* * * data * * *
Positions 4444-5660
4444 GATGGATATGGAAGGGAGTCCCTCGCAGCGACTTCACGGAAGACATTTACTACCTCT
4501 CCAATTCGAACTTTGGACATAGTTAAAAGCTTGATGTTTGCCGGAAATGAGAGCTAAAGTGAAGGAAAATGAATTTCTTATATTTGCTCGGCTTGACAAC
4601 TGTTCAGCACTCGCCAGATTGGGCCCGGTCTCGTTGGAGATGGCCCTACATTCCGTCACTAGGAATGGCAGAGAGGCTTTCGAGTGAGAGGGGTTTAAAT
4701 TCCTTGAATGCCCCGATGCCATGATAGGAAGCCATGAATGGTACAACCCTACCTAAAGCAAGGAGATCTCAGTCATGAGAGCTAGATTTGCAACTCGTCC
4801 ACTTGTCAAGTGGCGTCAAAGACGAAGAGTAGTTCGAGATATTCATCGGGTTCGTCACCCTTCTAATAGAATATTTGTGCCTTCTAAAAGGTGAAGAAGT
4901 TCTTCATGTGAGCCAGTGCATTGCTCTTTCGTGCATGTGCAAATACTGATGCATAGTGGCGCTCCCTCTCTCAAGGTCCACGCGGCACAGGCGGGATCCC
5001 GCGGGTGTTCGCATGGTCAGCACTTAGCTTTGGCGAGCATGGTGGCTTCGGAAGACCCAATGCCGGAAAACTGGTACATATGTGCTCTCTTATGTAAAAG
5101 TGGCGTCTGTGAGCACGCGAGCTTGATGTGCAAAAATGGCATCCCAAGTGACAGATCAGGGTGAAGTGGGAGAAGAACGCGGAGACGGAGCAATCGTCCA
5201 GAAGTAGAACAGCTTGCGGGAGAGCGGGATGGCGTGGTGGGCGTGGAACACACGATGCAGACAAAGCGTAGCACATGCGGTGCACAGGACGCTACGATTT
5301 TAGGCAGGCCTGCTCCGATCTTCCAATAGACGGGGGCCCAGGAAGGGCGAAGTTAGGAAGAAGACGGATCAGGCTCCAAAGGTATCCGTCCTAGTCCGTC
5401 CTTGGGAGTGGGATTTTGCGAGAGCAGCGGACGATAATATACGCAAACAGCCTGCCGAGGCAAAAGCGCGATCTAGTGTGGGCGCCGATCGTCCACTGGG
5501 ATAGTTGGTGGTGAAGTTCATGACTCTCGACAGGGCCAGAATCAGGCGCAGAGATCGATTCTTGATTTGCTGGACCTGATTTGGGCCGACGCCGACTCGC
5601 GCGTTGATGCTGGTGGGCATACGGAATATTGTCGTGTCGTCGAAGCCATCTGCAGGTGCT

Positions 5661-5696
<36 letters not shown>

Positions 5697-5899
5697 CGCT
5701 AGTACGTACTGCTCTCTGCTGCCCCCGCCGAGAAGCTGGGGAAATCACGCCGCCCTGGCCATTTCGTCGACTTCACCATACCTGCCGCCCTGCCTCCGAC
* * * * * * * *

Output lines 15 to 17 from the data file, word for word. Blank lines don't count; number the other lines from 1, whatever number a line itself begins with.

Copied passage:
Positions 5661-5696
<36 letters not shown>

Positions 5697-5899